Sujani 28:49
I love it. And I’m assuming you work with, you know, all sorts of organizations, right? Did you like niched down even further to say, I’m only gonna work with like government agencies? Or is it a kind of anyone, anyone that employs public health?

Quisha 29:06
And well, yeah, basically anyone. So to date, our clients have been mainly public health organizations, nonprofits, some major foundations, I have a couple of health care systems, but we are moving into the government space into the government sector space. So if you’re in the public sector, if you’re in the public health, you’re in health care in general, then we certainly want to serve you because curriculum design and training and development and workforce development. Now those same principles are going to be used across industries. And so that’s really kind of the direction that we’re going in now into 2024.

Sujani 29:42
You were in the workforce prior to the pandemic, and then you kind of went into providing services for the workforce as early as October 2019. When we’re about to get into when the pandemic is officially declared as a pandemic. I’m curious if you saw any shifts in the workforce from when you were in it versus when you were supporting the workforce? And did you feel like you could kind of like, empathize with the workforce? Because you were in it prior to that, like, I’m curious to hear if you noticed any differences in the workforce, as a consultant versus being in it?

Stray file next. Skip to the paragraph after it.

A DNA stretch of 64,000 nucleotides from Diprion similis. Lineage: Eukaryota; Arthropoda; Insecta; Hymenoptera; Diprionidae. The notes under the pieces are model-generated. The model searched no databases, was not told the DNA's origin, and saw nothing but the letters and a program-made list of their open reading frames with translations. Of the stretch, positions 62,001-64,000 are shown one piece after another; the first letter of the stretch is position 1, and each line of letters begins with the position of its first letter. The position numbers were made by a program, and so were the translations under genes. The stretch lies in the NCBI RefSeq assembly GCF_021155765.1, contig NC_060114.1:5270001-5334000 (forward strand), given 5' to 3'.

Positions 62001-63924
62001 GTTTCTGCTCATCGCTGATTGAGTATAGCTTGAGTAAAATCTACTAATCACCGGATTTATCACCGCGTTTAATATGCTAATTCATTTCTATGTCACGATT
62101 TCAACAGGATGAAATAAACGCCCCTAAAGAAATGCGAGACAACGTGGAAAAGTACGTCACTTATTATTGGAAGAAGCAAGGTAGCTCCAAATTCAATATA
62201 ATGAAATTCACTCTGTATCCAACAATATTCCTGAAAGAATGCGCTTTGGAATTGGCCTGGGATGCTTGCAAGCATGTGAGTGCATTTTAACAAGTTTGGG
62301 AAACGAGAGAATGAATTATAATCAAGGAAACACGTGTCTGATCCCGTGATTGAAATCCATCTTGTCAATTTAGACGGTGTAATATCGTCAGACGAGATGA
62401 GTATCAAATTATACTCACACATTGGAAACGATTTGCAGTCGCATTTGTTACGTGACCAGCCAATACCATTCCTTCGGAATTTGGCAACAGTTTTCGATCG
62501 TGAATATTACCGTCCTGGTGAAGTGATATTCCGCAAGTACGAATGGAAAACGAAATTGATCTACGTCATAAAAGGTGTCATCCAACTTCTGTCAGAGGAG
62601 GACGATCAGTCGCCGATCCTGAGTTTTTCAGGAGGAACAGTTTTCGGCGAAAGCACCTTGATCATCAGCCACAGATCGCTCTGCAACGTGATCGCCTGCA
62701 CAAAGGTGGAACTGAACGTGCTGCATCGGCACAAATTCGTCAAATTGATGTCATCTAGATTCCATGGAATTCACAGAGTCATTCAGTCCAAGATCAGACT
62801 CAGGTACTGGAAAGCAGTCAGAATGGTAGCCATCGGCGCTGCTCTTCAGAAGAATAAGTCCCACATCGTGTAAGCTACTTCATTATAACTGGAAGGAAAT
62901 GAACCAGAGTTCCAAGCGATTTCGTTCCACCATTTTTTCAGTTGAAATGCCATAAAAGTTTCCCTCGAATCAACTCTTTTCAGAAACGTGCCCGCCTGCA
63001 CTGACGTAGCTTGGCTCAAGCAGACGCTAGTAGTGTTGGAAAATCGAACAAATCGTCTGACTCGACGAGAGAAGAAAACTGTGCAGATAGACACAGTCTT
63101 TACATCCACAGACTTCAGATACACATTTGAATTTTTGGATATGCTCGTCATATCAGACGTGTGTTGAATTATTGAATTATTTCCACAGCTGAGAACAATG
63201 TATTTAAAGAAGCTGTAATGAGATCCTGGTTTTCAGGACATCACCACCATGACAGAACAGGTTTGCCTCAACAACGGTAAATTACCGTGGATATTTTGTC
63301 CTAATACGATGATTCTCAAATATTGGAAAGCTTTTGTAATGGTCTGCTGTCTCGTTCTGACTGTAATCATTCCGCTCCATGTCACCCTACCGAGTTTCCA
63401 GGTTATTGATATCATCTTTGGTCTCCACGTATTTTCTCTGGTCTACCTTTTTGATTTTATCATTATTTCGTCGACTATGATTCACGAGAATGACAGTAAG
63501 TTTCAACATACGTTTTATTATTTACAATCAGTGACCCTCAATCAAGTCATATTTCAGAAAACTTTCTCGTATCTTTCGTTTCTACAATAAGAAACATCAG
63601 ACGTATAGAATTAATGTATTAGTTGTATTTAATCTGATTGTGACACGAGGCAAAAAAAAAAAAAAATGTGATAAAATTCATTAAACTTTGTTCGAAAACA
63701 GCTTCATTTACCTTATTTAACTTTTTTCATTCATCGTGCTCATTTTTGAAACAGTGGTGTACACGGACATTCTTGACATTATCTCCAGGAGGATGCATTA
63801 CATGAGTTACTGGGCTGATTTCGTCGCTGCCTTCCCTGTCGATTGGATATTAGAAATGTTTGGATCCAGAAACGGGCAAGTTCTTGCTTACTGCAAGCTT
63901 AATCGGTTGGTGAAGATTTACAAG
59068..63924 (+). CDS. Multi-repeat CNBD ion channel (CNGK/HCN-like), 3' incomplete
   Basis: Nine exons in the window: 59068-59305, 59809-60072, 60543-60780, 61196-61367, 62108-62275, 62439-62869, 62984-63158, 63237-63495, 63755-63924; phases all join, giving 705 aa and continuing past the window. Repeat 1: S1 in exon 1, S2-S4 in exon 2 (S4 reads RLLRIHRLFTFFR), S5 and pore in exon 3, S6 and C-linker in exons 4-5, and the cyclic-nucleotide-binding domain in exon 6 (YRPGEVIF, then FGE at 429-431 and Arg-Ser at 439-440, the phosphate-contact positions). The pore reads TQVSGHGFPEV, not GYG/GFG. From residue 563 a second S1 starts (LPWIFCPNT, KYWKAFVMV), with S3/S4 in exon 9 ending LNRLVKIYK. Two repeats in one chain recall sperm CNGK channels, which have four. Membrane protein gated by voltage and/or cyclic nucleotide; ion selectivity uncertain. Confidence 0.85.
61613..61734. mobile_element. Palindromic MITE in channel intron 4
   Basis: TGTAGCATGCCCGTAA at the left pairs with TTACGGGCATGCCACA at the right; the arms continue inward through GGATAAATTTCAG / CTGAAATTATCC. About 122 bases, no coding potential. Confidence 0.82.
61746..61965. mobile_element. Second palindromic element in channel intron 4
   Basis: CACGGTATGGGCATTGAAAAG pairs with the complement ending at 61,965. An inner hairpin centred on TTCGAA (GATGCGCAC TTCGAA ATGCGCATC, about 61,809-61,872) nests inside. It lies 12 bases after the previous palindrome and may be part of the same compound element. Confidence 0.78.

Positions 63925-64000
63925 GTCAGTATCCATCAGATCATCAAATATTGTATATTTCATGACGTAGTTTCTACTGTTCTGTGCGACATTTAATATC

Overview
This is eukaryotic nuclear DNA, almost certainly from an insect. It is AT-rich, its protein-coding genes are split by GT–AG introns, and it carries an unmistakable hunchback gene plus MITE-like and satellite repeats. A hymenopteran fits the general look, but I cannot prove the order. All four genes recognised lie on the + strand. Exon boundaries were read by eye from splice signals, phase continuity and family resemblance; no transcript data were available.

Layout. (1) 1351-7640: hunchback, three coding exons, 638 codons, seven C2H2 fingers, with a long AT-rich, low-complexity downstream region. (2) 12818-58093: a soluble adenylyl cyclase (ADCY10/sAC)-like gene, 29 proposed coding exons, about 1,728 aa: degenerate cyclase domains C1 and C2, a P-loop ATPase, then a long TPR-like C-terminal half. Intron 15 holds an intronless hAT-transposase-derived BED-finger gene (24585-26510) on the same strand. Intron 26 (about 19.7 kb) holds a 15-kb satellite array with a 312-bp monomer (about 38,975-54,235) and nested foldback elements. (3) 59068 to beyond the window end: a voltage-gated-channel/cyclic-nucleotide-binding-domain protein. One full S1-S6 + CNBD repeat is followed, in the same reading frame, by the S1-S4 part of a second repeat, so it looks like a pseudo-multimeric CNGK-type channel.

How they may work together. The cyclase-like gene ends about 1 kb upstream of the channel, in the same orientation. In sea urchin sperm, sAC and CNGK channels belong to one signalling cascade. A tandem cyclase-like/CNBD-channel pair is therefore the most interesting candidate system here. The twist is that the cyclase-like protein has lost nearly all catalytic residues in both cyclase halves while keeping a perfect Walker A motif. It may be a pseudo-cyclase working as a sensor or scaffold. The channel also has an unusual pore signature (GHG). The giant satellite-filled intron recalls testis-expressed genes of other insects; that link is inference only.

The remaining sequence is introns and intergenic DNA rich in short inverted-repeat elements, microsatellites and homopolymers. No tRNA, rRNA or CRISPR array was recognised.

Quisha 30:23
Yeah, I noticed it. And I remember saying, Oh, thank God, I’m not, you know, I’m just gonna be honest, I remember saying, Oh, thank God, I’m not in a hospital right now, you know, just from the fear of the unknown, because, you know, there was not very much that we knew about COVID at the time, where I remember saying, Oh, my God, all my colleagues that are working with health department, like they’re so burned out, they were doing so many hours, and, you know, testing and mobilizing, and I remember thinking, wow, I’m glad I’m not there right now. But some other observations that I noticed is that, especially coming from, like the health department level, local health department level is health departments really didn’t have a good relationship with communities the way that they thought that they did. And they really didn’t speak the language or know how to engage communities, as well. And so again, kind of seeing that unfold and seeing the power of a community health worker, I knew that that was probably going to be a good fit, especially because of my experience with community health workers. So- so that was a couple of observations that I noted. Those are those are just two. Yeah.